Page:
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Regulating the internet: an open inquiry by the House of Lords

Written by Alex Baker on 26 July 2018

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The internet serves as a vast, multi-functional platform for the creation and spread of knowledge and ideas in a way never previously thought possible. Its introduction has resulted in an utterly profound shift in the way in which humans live at a fundamental level. However, such a powerful and pervasive piece of technology has necessary implications for its regulation in order to leverage some semblance of control over its capabilities. Indeed, the issue concerns the question not of what is possible using the internet, but what should be possible.

The issue has once again been brought into the limelight in part thanks to the House of Lords Communication Committee’s open inquiry into how regulation of the internet should be improved, at least within the UK. The inquiry has been receiving responses since it was launched earlier this year from commerical companies, NGOs, and individual experts in order to gather the information it could use to develop improved methods for regulating how the internet is used.

The inquiry has come at a crucial time when platforms such as Facebook experience hostility for its role in enabling the data exploitation and ‘fake news’ activities of organisations such as Cambridge Analytica during the EU Referendum and 2016 US Presidential Election. Indeed, some of the primary issues the inquiry seeks to address is the extent of the liability of such online platforms for the content that is hosted on their websites, including their capabilities to monitor and remove such content, as well as the transparency surrounding how its users’ personal data is used (think the recent GDPR upheaval).

Certain responses to the inquiry have also seen calls for the introduction of a single regulatory body to govern the internet. The Times, for example, recently called for the creation of a statutory regulator labelled ‘Ofnet’, as it argues that internet users “bothered by hate, harassment, porn, paedophilia, extremism or commercial chicanery online have next to nothing”. It posits the establishment of a comprehensive system overseen by a single regulatory body as opposed to the current piecemeal regulation. Of course, there are a few problems that arise with this proposal. One is how such a body would likely lack the rigorous evidential rules found within legal proceedings; a diminished standard of proof would lead to the unnecessary censorship of content. Second, and related to this, is how companies might be incentivized to immediately remove any content whenever it receives a complaint regardless of its merits due to the strict obligations and risk of heavy penalties – strong concerns surrounding the maintenance of freedom of speech arise here. Another problem relates to the scale of the internet, whereby the possibility for one regulatory body to monitor its entirety is simply not pragmatic. It could instead be possible that this body regulates the procedures of online companies, as opposed to the specific items that are uploaded onto their websites, in a process of ‘regulating the regulators’. Evidently this is a particular issue that requires profound and exact consideration before any judgements and actions are made.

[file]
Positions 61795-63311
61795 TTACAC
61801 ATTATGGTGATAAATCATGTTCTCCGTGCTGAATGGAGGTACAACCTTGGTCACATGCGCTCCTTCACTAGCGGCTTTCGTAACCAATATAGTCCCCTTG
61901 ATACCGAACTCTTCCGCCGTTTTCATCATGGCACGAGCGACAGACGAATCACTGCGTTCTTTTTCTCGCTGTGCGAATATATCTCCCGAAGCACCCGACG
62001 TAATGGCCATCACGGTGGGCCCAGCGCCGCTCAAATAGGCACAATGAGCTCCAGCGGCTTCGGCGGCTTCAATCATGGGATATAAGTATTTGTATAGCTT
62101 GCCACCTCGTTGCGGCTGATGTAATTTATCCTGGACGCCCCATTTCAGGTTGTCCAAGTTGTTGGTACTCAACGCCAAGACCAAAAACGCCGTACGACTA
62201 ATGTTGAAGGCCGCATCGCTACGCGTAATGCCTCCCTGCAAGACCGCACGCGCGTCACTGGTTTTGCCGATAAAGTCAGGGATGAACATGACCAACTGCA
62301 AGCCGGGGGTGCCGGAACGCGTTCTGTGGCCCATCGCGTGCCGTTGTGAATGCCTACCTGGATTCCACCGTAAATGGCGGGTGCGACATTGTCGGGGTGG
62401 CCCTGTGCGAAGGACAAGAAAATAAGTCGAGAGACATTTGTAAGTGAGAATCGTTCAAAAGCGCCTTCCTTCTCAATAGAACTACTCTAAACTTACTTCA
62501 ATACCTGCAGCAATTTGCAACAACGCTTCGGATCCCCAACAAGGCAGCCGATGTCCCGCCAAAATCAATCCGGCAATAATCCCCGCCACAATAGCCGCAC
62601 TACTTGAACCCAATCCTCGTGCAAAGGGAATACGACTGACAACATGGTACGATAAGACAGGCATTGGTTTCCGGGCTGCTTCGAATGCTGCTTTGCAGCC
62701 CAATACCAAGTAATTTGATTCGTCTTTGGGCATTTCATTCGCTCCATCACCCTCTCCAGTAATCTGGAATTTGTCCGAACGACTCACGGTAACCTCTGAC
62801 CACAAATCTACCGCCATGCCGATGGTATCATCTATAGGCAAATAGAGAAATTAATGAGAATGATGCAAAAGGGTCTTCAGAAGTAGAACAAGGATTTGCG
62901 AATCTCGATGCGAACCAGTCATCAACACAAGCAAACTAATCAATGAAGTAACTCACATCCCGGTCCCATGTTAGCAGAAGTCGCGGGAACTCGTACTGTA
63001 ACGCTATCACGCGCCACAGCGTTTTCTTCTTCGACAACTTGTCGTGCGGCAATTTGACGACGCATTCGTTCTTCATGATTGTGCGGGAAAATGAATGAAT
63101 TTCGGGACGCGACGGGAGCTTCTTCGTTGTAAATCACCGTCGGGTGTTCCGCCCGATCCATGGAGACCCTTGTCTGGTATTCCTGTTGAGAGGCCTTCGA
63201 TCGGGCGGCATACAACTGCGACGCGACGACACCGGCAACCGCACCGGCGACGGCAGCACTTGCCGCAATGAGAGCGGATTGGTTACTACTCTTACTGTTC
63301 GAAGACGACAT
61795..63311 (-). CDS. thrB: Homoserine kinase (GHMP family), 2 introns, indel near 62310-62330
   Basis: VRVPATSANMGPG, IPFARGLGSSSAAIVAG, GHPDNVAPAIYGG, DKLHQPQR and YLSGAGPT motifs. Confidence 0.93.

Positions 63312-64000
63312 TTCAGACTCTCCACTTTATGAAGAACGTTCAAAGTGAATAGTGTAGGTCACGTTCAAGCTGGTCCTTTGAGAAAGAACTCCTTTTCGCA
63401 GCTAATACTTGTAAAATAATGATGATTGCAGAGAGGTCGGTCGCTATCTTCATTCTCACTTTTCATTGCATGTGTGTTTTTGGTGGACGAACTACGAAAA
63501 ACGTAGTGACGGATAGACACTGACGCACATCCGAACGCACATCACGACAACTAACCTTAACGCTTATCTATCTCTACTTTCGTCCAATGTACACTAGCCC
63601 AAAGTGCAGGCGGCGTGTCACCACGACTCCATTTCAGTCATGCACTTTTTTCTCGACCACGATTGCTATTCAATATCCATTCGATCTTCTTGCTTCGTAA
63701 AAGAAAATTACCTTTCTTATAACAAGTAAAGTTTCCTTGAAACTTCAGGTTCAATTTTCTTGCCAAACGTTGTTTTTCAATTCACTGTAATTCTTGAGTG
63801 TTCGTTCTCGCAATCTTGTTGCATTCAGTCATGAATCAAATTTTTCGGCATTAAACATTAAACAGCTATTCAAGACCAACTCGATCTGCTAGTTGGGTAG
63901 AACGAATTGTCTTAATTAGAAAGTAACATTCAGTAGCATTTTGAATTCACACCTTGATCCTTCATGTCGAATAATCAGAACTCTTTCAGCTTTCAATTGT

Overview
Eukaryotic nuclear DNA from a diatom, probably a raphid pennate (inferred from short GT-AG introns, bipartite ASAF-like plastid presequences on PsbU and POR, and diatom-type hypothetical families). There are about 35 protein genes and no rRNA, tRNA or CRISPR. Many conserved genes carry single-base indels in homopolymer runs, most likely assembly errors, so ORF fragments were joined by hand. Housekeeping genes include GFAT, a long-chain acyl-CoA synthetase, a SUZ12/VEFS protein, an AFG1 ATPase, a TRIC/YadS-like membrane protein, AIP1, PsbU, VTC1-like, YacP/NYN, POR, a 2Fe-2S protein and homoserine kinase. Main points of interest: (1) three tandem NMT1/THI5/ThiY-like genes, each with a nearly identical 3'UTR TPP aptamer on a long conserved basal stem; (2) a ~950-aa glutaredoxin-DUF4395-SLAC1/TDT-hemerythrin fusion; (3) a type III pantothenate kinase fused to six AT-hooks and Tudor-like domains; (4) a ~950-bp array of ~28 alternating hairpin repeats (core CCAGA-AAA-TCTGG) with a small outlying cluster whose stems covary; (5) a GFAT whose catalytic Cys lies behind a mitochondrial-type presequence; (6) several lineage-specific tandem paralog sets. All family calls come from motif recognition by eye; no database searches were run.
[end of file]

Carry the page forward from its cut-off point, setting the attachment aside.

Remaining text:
It appears this controversial issue of regulating the internet is certainly not going to dissipate anytime soon, as debates rage on about how best to accomplish regulation without limiting the ability of the internet to operate the way it does. The House of Lords says it intends to release its findings by the end of this year, and it will certainly be interesting to see how the future of the internet may be dictated following the potential implementation of various regulatory instruments that could arise in the not too distant future.

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